Launch a minimal viable product whenever feasible (MVPs). Either provide a new feature with restricted functionality or test it on a small number of pages. With MVPs, you can rapidly demonstrate impact and get additional resources.


Increasing a website's functionality

When you decide to add new features to your website, you'll have to change the way it looks. Because website functionality may have a direct impact on your company, you should be sure that the feature you wish to add to your website achieves your intended business objectives.

If you own an eCommerce business, for example, your customers are likely to come to your site with a certain product in mind. You may want to consider including a chatbot on your website that provides value to visitors to the product page. Adding the chatbox, on the other hand, might need some changes to your website's infrastructure.

Website Redesign

Redesigning a website: A Step-by-Step Guide

Analyze your present website and do user research

The first stage in the redesign process is to analyze the present website. You need to figure out what's wrong with your current website.



It's critical that your prospect knows your company's fundamental message as soon as they visit on your website and that they can easily view, utilize, and navigate through it.

User experience is shaped by a variety of elements, including website performance, security, a user-friendly menu, and responsiveness.

Users were given questions like these in a comparison research to evaluate which popular beauty and cosmetics mobile website among the four companies in the study offers the greatest user experience:

The simplicity with which they can use the beauty and cosmetics website; the difficulties users encounter when using the website;
Is it simple to browse the website, and if so, what makes it difficult?

It was discovered that:

  • Users found it simple because of the speed, proper filtering, and sorting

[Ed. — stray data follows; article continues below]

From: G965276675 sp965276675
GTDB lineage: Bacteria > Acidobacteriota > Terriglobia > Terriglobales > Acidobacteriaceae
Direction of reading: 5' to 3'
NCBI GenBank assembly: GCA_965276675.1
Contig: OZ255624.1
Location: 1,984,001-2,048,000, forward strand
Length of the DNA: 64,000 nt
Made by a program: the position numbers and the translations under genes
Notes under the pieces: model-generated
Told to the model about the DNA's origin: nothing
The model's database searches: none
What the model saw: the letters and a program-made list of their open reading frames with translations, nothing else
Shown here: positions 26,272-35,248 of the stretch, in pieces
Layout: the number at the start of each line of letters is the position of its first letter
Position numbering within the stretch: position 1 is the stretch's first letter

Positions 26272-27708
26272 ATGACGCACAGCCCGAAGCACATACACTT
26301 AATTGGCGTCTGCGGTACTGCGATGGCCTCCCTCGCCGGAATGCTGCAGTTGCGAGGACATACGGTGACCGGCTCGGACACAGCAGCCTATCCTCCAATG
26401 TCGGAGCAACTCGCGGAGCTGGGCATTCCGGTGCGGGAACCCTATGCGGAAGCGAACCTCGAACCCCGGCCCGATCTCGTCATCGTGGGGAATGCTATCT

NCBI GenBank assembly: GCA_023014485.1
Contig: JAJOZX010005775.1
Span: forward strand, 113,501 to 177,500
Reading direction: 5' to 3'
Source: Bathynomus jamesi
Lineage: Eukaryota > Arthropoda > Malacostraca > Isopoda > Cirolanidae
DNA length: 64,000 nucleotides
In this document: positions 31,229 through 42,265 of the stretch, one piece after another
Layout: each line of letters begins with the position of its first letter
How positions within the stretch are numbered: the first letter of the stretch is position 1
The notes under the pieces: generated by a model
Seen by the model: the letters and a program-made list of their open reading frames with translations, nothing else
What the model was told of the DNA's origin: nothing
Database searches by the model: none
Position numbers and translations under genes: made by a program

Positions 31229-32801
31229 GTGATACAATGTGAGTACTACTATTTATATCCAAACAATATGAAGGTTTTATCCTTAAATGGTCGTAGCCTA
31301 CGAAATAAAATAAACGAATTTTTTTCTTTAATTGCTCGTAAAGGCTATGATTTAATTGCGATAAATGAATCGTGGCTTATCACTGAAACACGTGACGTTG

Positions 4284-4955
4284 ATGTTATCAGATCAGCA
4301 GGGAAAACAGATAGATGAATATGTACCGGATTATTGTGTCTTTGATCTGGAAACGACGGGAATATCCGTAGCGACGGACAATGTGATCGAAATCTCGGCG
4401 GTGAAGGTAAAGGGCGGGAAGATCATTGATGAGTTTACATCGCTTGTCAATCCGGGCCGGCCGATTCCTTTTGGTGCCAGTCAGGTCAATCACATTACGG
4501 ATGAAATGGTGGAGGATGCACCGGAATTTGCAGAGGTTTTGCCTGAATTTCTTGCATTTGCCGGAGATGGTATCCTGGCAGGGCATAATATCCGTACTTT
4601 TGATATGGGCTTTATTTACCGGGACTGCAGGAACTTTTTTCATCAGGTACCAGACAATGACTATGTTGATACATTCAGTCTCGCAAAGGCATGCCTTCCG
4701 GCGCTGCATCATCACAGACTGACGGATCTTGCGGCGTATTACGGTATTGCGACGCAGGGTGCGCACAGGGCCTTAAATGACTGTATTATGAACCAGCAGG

• It was tough due to slow page loading, poor navigation, website responsiveness, and adaptation concerns
  • The user experience was outstanding because of easy and secure checkouts, useful categories, filters, and sorting; but, navigating was tough because of cluttered web pages and non-intuitive forms
  • With a basic and clean design, clear CTAs, product categorization, and simple navigation, Fresh topped the usability testing list. Lush, on the other hand, struggled to do so, despite the difficulties previously described

Usability testing revealed that both Lush and Clinique performed badly. The following may be done to improve their mobile sites:

The website's speed is being improved. Web sites containing a lot of clutter, for example, take longer to load. Keep your landing page's content and appearance simple.
Identifying and correcting the issues that are preventing conversions. One or more of the issues might be a broken webform, a lousy CTA, or a poor adaptable mobile design. Creating a responsive version of the website for multiple screen widths, for example, helps address adaptation difficulties while also increasing conversion.



The content of your website is a crucial aspect of its design. While redesigning your website, consider what your consumers want to read. What's this new thing you're trying to get people's attention for?

User testing, UX reports, heat maps, session recordings, user-centric concepts, and testing that focuses on the prospects' behavior are all part of a strong content strategy. It's normal for you, as a website owner, to expect your visitors to digest your web page, understand the message, and go down the funnel. Your prospects, on the other hand, appreciate material that is relevant, easy to read, and grammatically accurate.

As a result, if one design on your website leads viewers to process information differently than another, the visitor flow across your website will be affected. The content on your website should follow the right information architecture and have excellent readability and accessibility to catch the attention of your prospects.

According to a New York Times research, the enormous banner adverts on the 2016 edition of the website caused visitors to wander and get confused, resulting in higher variability in reading than on the 2004 version of the website. The middle and top left of the page had greater instant prominence in the designs studied.